Thursday, February 25, 2016

Mercy Hospital

In 1935 Minot’s Mercy Hospital was located at 505 9th Avenue NW. The phone number was 114 and the resident surgeon was Dr. E. C. Stone. The first appendectomy performed was in a sod house in 1905. Mercy Hospital was regarded as a modern hospital that offered facilities equal to the best in the land. The patients received necessary care from doctor and registered nurses at a minimum expense. From June 1, 1934 to Jun 1, 1935, 697 surgical operations were performed at Minot’s Mercy Hospital. In addition to that, 536 medical cases were done during the same period. The total number of patients cared for was 1233. Prior to moving to the location on 9th St. NW. Mercy Hospital was located on Main Street in Downtown Minot.

Wednesday, February 24, 2016

Methodists - First Established Church

 After the original town site of Minot was established, the Methodists, Presbyterians and Baptists were the first congregations to take advantage of free lots offered to churches. Within two years after the town had started and as early as 1884, these three denominations all had houses of worship within a block of Main Street on 2nd Avenue in Downtown Minot. The Methodists formed the first congregations held the first church services…. The Presbyterians were the second to form a congregation and the first to erect a building in the city….. the Baptists were the first to build a brick walled church. By 1887 the Roman Catholic and Lutheran Churches were established in Minot also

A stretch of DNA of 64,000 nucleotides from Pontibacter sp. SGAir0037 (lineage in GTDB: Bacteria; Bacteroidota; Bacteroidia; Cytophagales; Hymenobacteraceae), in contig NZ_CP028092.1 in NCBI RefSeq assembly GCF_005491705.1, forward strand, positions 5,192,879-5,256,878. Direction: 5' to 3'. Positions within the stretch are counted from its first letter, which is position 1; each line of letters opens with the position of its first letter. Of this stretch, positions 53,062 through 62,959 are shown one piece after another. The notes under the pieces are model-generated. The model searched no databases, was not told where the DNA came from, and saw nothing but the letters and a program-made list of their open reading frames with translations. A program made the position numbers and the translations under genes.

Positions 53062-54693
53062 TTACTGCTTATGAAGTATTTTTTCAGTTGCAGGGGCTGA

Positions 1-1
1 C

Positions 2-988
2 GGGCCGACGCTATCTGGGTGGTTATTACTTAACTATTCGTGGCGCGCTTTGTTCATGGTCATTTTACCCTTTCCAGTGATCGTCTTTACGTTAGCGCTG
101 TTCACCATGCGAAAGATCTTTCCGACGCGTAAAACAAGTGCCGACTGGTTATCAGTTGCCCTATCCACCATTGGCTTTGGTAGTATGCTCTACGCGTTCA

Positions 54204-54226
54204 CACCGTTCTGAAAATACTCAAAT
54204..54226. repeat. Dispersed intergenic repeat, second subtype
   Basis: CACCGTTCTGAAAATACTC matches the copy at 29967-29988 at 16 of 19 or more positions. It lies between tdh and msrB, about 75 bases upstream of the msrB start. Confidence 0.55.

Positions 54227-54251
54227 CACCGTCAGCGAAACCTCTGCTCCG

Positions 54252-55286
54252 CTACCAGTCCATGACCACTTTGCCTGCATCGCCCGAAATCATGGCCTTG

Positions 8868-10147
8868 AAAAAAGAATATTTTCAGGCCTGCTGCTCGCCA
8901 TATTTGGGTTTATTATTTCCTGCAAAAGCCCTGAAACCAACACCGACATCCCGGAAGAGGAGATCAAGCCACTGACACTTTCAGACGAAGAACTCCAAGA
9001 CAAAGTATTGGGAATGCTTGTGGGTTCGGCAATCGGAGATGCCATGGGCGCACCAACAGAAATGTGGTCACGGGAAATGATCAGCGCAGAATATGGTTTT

Methodist Church